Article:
>>for the RET instructions) that point to the MIDDLE of ANOTHER function code (instead of the entry point)?..

Mateus,

Could you provide additional information on why that subject is so interested for you? Are there any practical applications of this or you're experiencing a problem with Intel C++ compiler?

Thanks in advance.

Hello Sergey Kostrov and Jim Dempsey.

Thank you for your answers. Sorry for taking too long to write, but this forum had a bug and because of it I was not able to post any comments. As you see, now the problem was solved!

I'm a Master's student and I'm working on protections against a code execution technique named Return-oriented Programming (ROP). Some proposed protections assume that all the branches to other functions occurs on their entry points. I wonder if there are especial cases where it is not always true. If you know other cases or can indicate some reference that explains any pointed case I would apreciate.

I found a similar question made by a colleague who found an occurrence when he was reverse engineering the playstation 1 (MIPS). See:

http://www.newswebreader.com/gnu.gcc.help/jal-to-the-middle-of-another-f...

Thank you again.

Greetings,

Mateus.

>>...Some proposed protections assume that all the branches to other functions occurs on their entry points...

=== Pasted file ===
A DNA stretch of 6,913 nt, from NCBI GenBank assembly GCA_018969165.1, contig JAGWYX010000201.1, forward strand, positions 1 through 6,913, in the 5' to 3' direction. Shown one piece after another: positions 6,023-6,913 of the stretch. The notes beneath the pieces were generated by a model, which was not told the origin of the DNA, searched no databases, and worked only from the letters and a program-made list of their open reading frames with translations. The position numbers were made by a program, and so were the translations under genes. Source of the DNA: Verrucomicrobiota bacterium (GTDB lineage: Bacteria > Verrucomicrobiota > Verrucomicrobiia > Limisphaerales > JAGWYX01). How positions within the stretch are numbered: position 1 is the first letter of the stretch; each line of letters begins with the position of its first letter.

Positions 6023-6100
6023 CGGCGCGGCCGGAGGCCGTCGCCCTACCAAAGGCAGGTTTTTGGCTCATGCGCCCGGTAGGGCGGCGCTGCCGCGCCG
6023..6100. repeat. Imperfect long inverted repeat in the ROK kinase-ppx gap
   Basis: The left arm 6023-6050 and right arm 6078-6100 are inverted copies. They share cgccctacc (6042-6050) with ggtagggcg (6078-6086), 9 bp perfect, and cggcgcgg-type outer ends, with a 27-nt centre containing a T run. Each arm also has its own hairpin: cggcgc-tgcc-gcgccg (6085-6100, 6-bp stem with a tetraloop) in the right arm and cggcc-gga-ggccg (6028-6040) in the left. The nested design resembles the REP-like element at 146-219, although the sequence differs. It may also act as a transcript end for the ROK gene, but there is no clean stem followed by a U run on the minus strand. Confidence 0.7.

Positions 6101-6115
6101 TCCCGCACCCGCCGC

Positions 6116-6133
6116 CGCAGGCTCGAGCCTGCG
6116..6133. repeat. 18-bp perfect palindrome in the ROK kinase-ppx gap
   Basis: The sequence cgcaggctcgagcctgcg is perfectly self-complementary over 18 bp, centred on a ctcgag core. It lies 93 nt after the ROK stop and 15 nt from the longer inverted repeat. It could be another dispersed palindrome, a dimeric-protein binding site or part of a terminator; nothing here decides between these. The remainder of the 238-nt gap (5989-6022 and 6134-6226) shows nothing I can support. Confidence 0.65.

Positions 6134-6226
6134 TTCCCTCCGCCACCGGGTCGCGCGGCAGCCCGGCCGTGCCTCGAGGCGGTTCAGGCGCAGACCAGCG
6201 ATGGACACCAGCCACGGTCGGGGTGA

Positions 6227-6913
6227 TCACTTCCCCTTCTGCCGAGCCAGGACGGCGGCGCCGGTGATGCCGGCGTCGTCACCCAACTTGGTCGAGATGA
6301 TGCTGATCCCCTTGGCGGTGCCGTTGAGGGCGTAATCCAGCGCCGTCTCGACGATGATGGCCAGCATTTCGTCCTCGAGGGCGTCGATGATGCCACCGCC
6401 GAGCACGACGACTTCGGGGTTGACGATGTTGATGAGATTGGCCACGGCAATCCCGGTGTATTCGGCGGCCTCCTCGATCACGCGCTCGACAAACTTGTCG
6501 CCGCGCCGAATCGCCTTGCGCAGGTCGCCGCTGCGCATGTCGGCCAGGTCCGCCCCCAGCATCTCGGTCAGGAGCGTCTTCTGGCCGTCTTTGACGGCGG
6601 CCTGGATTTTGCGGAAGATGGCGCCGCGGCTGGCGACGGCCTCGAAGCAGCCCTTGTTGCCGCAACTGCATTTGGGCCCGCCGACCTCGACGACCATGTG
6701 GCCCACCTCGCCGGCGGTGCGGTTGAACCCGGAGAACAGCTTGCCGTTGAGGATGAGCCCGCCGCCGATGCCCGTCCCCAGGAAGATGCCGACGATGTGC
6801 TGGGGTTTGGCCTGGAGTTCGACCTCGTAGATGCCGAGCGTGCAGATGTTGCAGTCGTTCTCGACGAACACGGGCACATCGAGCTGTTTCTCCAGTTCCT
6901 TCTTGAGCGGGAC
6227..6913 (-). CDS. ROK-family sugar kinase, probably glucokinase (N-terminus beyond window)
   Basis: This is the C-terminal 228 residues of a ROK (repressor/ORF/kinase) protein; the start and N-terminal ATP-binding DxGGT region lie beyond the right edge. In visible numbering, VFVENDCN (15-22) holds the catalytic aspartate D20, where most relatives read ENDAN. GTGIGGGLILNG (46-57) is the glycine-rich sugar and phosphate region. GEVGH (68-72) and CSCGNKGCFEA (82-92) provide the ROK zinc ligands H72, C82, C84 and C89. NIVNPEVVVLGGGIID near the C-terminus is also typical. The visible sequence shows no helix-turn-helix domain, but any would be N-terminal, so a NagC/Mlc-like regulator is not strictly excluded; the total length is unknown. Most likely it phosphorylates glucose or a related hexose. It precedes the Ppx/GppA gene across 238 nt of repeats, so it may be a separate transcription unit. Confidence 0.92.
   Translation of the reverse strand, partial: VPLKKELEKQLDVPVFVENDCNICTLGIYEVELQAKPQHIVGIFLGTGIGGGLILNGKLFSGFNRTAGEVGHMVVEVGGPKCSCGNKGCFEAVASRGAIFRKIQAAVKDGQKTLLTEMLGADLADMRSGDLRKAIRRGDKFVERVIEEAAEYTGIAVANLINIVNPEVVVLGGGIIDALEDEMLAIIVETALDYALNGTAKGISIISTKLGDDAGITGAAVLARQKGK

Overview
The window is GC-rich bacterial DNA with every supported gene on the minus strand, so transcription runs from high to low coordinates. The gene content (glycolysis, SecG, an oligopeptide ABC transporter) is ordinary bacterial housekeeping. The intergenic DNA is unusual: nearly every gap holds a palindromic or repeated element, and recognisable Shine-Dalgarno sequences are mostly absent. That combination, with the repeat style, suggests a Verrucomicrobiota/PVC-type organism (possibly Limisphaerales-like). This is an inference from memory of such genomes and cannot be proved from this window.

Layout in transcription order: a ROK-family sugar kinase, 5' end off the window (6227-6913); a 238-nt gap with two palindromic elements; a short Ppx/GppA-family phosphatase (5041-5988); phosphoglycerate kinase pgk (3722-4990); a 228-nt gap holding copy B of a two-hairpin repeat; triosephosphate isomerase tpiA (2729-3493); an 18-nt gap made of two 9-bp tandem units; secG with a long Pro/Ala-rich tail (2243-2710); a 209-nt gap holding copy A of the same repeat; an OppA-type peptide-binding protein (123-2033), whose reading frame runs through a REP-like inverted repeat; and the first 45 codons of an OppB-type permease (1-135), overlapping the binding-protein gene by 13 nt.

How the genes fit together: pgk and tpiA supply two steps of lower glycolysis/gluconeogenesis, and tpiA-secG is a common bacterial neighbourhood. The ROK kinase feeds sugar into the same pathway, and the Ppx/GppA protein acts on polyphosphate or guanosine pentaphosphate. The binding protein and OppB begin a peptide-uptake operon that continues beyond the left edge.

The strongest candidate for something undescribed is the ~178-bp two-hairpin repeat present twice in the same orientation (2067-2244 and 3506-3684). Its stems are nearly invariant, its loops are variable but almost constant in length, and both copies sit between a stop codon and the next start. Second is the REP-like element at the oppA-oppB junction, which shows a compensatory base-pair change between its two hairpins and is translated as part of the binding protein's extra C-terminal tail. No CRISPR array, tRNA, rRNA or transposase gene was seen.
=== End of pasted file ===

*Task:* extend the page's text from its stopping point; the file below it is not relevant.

You understand that instead of a set of calls to some functions forced inlining of these functions could be used. Have you seen assembler codes for such cases? What are you going to do in that case?

>>>'m a Master's student and I'm working on protections against a code execution technique named Return-oriented Programming (ROP).>>>

This is not proper forum for ROP question.You can ask this on OpenRCE forum.
Please follow this link:http://innovation.columbia.edu/technologies/cu12079/computer-protection-...

Please read:

>>>>...I asked this question a month ago on various forums (including here) and as I got no response I'm asking it again.
>>>>Any minimum help will be very welcome...

There is nothing wrong here because the question is really interesting and I regret that I can not provide more help.

Iliyapolak, despite the motivation of my question is my project with protections against ROP attacks, I believe the question is directly related to the topic of compilers and therefore is relevant to this forum. Thanks for the link indication. Actually, I already knew this proposed protection against ROP attacks.

Sergey Kostrov, I thank you for your interest and willingness to help me. Your contribution has been important. I have not found any examples of this type of code in assembly but I imagine they must exist and that's why I asked the question here in this forum. Until now, the only reference to this type of situation I've found was that presented in the link I've posted (playstation 1 and the MIPS architecture). Regarding the usefulness of this information for my job, it can be used to refute other protections against ROP proposed in the literature and thus justify the need for preparation of the solution in which I am working.

Thanks again for all the comments.

Greetings,

Mateus.